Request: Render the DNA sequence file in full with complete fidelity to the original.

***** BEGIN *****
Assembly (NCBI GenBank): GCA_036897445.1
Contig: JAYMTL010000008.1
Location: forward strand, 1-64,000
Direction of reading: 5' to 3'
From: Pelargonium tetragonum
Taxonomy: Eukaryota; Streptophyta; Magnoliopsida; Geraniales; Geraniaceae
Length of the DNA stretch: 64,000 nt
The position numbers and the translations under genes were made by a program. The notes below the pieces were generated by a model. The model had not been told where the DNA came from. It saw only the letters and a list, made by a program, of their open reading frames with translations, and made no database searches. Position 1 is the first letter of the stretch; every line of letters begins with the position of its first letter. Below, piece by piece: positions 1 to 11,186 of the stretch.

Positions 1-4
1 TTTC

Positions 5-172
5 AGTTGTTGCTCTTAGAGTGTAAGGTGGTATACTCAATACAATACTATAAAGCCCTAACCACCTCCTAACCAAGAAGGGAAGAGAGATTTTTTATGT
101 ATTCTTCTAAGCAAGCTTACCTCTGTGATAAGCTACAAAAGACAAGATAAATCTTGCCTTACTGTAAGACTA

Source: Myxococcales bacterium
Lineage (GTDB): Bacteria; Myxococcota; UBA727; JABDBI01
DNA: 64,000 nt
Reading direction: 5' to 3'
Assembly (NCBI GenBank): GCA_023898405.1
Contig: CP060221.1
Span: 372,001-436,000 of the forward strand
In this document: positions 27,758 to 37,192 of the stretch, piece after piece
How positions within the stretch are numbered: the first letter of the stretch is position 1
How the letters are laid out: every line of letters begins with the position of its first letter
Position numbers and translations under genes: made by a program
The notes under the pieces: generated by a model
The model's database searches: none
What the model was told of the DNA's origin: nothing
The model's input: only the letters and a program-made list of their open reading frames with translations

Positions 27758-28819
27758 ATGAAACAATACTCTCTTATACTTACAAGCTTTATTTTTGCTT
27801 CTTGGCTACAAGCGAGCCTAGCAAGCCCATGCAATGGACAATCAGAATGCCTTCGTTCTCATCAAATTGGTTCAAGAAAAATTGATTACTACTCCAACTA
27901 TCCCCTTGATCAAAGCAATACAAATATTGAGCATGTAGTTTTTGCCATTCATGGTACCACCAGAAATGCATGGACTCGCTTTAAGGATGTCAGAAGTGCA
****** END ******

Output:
Assembly (NCBI GenBank): GCA_036897445.1
Contig: JAYMTL010000008.1
Location: forward strand, 1-64,000
Direction of reading: 5' to 3'
From: Pelargonium tetragonum
Taxonomy: Eukaryota; Streptophyta; Magnoliopsida; Geraniales; Geraniaceae
Length of the DNA stretch: 64,000 nt
The position numbers and the translations under genes were made by a program. The notes below the pieces were generated by a model. The model had not been told where the DNA came from. It saw only the letters and a list, made by a program, of their open reading frames with translations, and made no database searches. Position 1 is the first letter of the stretch; every line of letters begins with the position of its first letter. Below, piece by piece: positions 1 to 11,186 of the stretch.

Positions 1-4
1 TTTC

Positions 5-172
5 AGTTGTTGCTCTTAGAGTGTAAGGTGGTATACTCAATACAATACTATAAAGCCCTAACCACCTCCTAACCAAGAAGGGAAGAGAGATTTTTTATGT
101 ATTCTTCTAAGCAAGCTTACCTCTGTGATAAGCTACAAAAGACAAGATAAATCTTGCCTTACTGTAAGACTA

Source: Myxococcales bacterium
Lineage (GTDB): Bacteria; Myxococcota; UBA727; JABDBI01
DNA: 64,000 nt
Reading direction: 5' to 3'
Assembly (NCBI GenBank): GCA_023898405.1
Contig: CP060221.1
Span: 372,001-436,000 of the forward strand
In this document: positions 27,758 to 37,192 of the stretch, piece after piece
How positions within the stretch are numbered: the first letter of the stretch is position 1
How the letters are laid out: every line of letters begins with the position of its first letter
Position numbers and translations under genes: made by a program
The notes under the pieces: generated by a model
The model's database searches: none
What the model was told of the DNA's origin: nothing
The model's input: only the letters and a program-made list of their open reading frames with translations

Positions 27758-28819
27758 ATGAAACAATACTCTCTTATACTTACAAGCTTTATTTTTGCTT
27801 CTTGGCTACAAGCGAGCCTAGCAAGCCCATGCAATGGACAATCAGAATGCCTTCGTTCTCATCAAATTGGTTCAAGAAAAATTGATTACTACTCCAACTA
27901 TCCCCTTGATCAAAGCAATACAAATATTGAGCATGTAGTTTTTGCCATTCATGGTACCACCAGAAATGCATGGACTCGCTTTAAGGATGTCAGAAGTGCA